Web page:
In fact, she had just helped Raoul himself by suggesting the small parties. Only the people he felt comfortable around would attend the smaller parties, so Raoul didn't have to put on his best manners for every curst person he encountered. And she had just solved his problem of going to his Great-Aunt Sebila's house.
Raoul would never have thought to invite Buri, though he had once begged Alanna to accompany him, betrothed to George or no. Buri was just the kind of woman he had always looked for: a warrior in her own right, and a friend, so he would be able to carry on a decent conversation with her and ignore his Great-aunt's airheads.
That was uncharitable, of course; some of the young ladies were very nice. But after all of his time spent recently in the pox-ridden progress, he didn't want to be surrounded by ruffled skirts and giggles all night.
Thanks to Kel, if Buri accepted, Raoul wouldn't spend the night wanting to gouge out his eardrums. He could fulfill his obligations to his family and enjoy himself, without any of the complications that arose from dancing with court ladies he didn't intend to pursue.
As Raoul glanced at his dress clothes again, he spared a brief wish for a drink, though he hadn't taken one in years. Despite his newfound confidence, a little alcohol would boost his spirits immensely. No. He would not fall into that trap again. Taking a deep, invigorating, breath, Raoul resumed his paperwork and awaited Kel's return.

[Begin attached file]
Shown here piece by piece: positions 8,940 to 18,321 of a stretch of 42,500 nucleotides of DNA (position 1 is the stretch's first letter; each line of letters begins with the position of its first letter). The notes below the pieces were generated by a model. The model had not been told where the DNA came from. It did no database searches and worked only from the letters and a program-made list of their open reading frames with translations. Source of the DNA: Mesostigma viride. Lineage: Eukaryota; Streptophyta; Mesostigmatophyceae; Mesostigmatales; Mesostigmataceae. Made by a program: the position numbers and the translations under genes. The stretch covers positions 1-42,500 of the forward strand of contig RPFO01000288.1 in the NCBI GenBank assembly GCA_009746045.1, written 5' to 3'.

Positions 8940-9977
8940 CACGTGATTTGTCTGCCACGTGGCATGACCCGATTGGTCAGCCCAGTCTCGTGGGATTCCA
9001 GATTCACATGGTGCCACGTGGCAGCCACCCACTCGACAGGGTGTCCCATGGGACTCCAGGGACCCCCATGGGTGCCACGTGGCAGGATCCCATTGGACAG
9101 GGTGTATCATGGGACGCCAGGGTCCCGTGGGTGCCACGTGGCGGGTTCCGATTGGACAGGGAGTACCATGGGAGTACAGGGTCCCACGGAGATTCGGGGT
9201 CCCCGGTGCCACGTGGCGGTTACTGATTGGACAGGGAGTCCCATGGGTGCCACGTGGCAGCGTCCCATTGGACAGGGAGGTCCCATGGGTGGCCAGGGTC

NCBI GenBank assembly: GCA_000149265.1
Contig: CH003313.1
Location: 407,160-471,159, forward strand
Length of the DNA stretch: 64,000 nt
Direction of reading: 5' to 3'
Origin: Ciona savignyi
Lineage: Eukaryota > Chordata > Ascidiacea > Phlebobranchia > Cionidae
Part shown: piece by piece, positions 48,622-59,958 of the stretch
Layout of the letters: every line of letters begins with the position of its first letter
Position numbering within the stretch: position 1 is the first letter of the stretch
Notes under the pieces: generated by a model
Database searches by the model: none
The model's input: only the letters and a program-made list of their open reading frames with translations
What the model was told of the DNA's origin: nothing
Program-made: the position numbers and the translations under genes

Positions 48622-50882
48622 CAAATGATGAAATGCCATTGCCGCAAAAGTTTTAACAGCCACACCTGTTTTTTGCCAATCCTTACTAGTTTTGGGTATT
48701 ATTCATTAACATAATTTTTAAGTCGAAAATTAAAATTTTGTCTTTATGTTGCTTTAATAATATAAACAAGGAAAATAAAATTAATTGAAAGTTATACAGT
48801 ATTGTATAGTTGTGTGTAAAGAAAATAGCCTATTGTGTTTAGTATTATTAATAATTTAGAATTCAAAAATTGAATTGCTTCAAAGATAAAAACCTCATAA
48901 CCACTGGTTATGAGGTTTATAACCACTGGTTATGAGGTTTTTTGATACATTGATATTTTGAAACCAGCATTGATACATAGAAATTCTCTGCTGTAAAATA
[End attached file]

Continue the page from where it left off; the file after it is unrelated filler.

According to his Great-Aunt, a wedding for the Goldenlake clan is an extremely important and large event, and Raoul cannot afford to slight any one of the almost 200 families who have been invited. When Raoul comments to Jonathan that he's sure the royal wedding between Roald and Shinkokami didn't require so much planning or socializing, the King simply laughs.
It isn't a laughing matter to Raoul, though. In his mind, the wedding should just be limited to the important people, like himself, Buri, and their friends; the men of the Own, the Riders, Alanna, Thayet, Jonathan, Gary, Kel, and a handful of others. He hates the idea of spending what should be his happiest day forced to glad-hand hundreds of people he doesn't even know.
But Great-aunt Sebila of Disart is not the kind of woman who will be swayed by a man's ideas of what a wedding should be, even if it is his wedding. Buri, who hates the crowding just as much, simply laughs and points out how glad she is that no one from her side of the family cared to come.
Raoul promptly tackles her to the bed and kisses her, ignoring his Great-aunt's disapproving glare. When they finally heed the polite coughs and come up for air, Great-aunt Sebila has turned a shade of dusky pink that Raoul has never seen her turn before.
Buri is quickly hustled from the room, probably to be briefed on the ceremony far from the distracting presence of her betrothed. Raoul hangs his head - trying to appear ashamed of his actions - so that hopefully his Great-aunt won't berate him into next week for his display. He might have just gained the disapproval of all of his female relatives, but he knows that Buri enjoyed the kiss, and she is about to become the only woman that matters to him.
His apparent repentance is enough to satisfy Sebila, who returns to her lecture about the wedding plans. Raoul takes a deep breath to fortify himself for the ordeal to come.